I read his book a year or so ago, so may be a bit hazy, but:

Pour Bruno: he definitely does not want to talk about space-time capsules. Partly this is motivated by his metaphysical ideas about time, partly by the technicalities of the 3+1 (i.e. space+time, not persons!) approach to GR and the Wheeler-De Witt equation which he advocates. This leads him into severe difficulties, and he has not successfully described how this can be reconciled with the relativity of simultaneity, which he also wants to assert. Barbour regards this as an open question within his theory; others regard it as a fatal objection.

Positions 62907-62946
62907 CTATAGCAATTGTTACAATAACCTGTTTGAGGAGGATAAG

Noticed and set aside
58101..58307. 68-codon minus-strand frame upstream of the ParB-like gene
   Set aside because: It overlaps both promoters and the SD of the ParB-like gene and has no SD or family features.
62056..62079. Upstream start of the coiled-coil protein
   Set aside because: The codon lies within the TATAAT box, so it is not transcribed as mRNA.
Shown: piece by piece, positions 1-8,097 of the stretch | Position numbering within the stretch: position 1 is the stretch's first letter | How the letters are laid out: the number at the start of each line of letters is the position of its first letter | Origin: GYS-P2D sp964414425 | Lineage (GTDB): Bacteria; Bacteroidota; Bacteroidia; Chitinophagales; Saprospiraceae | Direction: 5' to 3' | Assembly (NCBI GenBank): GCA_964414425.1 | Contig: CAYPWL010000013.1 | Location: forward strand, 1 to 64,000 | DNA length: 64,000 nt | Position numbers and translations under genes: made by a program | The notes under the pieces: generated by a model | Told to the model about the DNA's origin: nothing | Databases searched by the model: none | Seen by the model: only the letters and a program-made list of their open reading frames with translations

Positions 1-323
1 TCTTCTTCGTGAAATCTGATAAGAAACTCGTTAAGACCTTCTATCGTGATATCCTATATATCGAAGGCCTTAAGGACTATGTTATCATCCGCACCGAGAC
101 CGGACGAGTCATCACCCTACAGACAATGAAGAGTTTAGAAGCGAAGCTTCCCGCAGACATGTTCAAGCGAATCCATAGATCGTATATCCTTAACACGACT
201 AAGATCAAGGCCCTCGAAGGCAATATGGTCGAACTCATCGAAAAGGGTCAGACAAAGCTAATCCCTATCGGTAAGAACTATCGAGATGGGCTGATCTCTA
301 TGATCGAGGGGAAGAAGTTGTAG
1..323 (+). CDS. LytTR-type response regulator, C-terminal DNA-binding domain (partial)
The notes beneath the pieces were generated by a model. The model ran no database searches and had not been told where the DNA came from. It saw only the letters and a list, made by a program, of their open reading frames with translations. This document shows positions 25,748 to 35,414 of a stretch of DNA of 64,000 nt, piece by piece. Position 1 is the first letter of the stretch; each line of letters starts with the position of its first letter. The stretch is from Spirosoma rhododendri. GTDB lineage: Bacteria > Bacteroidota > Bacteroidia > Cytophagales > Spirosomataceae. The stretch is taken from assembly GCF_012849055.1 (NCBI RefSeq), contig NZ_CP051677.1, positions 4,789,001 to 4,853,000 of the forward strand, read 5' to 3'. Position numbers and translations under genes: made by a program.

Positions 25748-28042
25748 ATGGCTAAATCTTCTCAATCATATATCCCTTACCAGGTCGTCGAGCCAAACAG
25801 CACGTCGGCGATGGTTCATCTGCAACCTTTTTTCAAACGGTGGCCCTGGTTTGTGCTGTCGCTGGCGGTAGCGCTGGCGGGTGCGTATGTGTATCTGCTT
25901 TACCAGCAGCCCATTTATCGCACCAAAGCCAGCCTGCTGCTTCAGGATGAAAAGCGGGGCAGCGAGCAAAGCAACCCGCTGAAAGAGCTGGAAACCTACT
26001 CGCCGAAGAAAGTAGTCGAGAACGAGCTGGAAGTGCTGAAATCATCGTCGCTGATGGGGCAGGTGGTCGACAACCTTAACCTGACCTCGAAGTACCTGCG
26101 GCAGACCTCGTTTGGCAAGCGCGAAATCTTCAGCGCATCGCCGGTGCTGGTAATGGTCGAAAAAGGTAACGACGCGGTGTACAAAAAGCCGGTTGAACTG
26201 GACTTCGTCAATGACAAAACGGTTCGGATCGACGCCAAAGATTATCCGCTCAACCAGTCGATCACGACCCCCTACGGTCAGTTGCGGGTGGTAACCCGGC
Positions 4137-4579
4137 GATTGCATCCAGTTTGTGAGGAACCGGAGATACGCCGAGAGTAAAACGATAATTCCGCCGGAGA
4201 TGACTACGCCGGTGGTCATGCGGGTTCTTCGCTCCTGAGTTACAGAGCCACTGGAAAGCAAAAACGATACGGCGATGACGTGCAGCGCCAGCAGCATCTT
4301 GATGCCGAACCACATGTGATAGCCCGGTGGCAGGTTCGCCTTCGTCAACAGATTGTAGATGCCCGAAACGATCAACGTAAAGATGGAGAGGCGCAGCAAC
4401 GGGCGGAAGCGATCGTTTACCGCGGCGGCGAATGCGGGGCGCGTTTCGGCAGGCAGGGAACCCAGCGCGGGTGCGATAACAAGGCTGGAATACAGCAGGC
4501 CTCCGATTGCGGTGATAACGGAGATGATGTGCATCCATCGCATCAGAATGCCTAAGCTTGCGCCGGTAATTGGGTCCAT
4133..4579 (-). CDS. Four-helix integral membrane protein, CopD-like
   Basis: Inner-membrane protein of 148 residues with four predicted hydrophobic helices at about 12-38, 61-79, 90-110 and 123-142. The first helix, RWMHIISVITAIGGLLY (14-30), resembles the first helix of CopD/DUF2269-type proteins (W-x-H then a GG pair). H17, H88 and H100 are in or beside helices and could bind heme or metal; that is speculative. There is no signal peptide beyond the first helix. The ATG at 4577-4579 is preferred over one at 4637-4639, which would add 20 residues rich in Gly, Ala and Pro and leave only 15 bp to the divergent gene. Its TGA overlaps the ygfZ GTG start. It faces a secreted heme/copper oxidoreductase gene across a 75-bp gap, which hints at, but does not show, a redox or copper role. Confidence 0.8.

Of course when Barbour says that "time is an illusion" he really means that the *flow* of time is an illusion, or rather a category error, which is a pretty standard position (e.g. forcefully argued by Deutch in his book). Although he sometimes speaks as though he denies it, I think if push came to shove he would have to admit that there is an identifiable, objective, structural feature in his (or anybody's) theory of physics which corresponds to time. Reminds me of the opening of a history book: "There was no such thing as the Scientific Revolution, and this is a book about it."

Paddy Leahy

Dr J. P. Leahy, University of Manchester,
Jodrell Bank Observatory, School of Physics & Astronomy,
Macclesfield, Cheshire SK11 9DL, UK
Tel - +44 1477 572636, Fax - +44 1477 571618

Reply via email to